The US tried to convince China to turn against Russia – but did it work? — RT World News

Washington essentially wants Beijing to disavow Moscow and then later face its wrath on its own

by Columnist for Kommersant Maxim Yusin

Antony Blinken traveled to China this week to warn Beijing of sanctions on the supply of military technology to Russia, according to the Financial Times and Bloomberg in their preview of the US secretary of state's visit.

They did not specify what penalties might follow. However, sources at the Financial Times indicated that financial institutions and others in China may face restrictions. Meanwhile, Moscow newspaper Izvestia revealed that several Chinese banks, including the larger Industrial and Commercial Bank of China (ICBC), are not already accepting yuan payments from Russia, for fear of secondary sanctions. The newspaper claimed that nearly 80% of the payments were returned to China.

Washington appears convinced that China's support for the Russian defense industry, although not declared, is real and that this support has a significant impact on the course of the Ukrainian conflict.

Even taking all this into account, it was difficult to imagine that Blinken would communicate in the language of threats and ultimatums. The first experience of this type of rhetoric between the administration of US President Joe Biden and the Chinese showed that strong and rapid pressure does not work with the current leadership in Beijing.

In fact, it has the opposite effect. Proof of this was the failed meeting in Alaska in March 2021, when Blinken and National Security Advisor Jake Sullivan tried to pressure their Chinese counterparts, only to be met with a harsh rebuke — and a public rebuke at that — that was far from the case. The spirit of Beijing's traditionally restrained diplomacy.

After that, Blinken adopted a more nuanced game. He likely tried to drive a wedge between Moscow and Beijing by exploiting the fact that Chinese peace initiatives to resolve the Ukrainian conflict do not match the maximum demands of Russian officials (at least publicly).

This may not have worked, especially since the Chinese explicitly announced on Friday that NATO was responsible for the Ukrainian crisis.

Beijing is calling for a cessation of hostilities, which in effect means freezing the conflict, but has made no mention of demilitarizing Ukraine, denazification or regime change in Kiev.

Recently, there have been signs that could be interpreted as Beijing's willingness to distance itself from Moscow.

Specifically, an article in The Economist by Feng Yujun, a professor at Peking University, caused a stir. This methodical and authoritative expert on Russia and the Ukrainian conflict speaks largely in the spirit of Western political thought: he criticizes Moscow, predicts its defeat, and praises Kiev for its efforts. “The strength and unity of its resistance” It even suggests that if Russia does not change its power structure, it will continue to threaten international security by provoking wars.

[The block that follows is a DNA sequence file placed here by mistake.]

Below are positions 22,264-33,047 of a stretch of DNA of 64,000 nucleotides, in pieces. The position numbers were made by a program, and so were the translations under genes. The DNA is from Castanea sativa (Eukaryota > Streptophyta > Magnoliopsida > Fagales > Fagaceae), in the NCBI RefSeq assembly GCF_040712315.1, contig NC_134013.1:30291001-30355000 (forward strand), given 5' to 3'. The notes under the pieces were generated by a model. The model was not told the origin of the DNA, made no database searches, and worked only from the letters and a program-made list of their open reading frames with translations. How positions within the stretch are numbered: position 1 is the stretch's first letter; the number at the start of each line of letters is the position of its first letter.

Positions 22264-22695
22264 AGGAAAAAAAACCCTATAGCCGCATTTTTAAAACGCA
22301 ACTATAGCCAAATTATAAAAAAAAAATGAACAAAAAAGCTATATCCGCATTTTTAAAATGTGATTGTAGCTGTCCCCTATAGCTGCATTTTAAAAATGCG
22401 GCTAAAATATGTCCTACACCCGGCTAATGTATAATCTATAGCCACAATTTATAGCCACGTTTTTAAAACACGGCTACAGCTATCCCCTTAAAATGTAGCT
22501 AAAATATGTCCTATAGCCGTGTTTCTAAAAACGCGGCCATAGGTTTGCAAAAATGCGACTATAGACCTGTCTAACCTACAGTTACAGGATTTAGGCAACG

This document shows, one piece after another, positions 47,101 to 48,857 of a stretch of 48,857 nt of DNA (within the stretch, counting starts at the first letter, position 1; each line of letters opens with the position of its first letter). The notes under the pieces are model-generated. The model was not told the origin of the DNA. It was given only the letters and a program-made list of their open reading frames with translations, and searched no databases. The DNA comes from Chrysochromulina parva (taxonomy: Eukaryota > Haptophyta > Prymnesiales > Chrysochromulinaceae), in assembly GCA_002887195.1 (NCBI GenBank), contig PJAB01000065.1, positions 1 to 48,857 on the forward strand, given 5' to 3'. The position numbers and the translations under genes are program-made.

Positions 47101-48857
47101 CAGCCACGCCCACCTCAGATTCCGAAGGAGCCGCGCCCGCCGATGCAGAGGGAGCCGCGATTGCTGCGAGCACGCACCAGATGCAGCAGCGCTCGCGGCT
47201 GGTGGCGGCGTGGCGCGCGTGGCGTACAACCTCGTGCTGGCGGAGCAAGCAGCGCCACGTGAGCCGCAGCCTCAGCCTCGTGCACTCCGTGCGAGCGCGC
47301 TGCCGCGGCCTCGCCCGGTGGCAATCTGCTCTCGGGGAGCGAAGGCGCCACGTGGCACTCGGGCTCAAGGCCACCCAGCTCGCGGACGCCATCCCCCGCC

Knowing how Chinese society is organized, it is difficult to imagine that the professor who wrote this article was acting at his own risk without the support of responsible comrades in Beijing. The recent refusal of four major Chinese banks to accept payments from Russia, even in yuan, could also be seen as a worrying signal to Moscow. In other words, the Russia-China alliance, so strong in words, may turn out to be far from effective and trouble-free in practice. Blinken would certainly have tried to reinforce this trend.

But there's a problem: The overall context of US-China relations doesn't make it any easier for Washington.

The military aid package for Taiwan recently passed by the US Congress certainly does not create a favorable emotional backdrop for the delicate negotiations that Blinken has tried to manage in Beijing. Washington's efforts to create anti-China military and political alliances in the region – from the Philippines to Australia, from India and Vietnam to Japan – are also not conducive to mutual understanding between the two superpowers. American strategists do not hide the fact that the main, most dangerous and most principled geopolitical opponent of the United States is not Russia, but China.

If so, what is the benefit of Beijing meeting Washington's demands and joining its pressure on Moscow? Will it become necessary for Beijing later, when the United States achieves its goals in Russia, to confront it alone? This is hardly within the plans of Comrade Xi and his team.

This article was first published by KommersantTranslated and edited by the RT team

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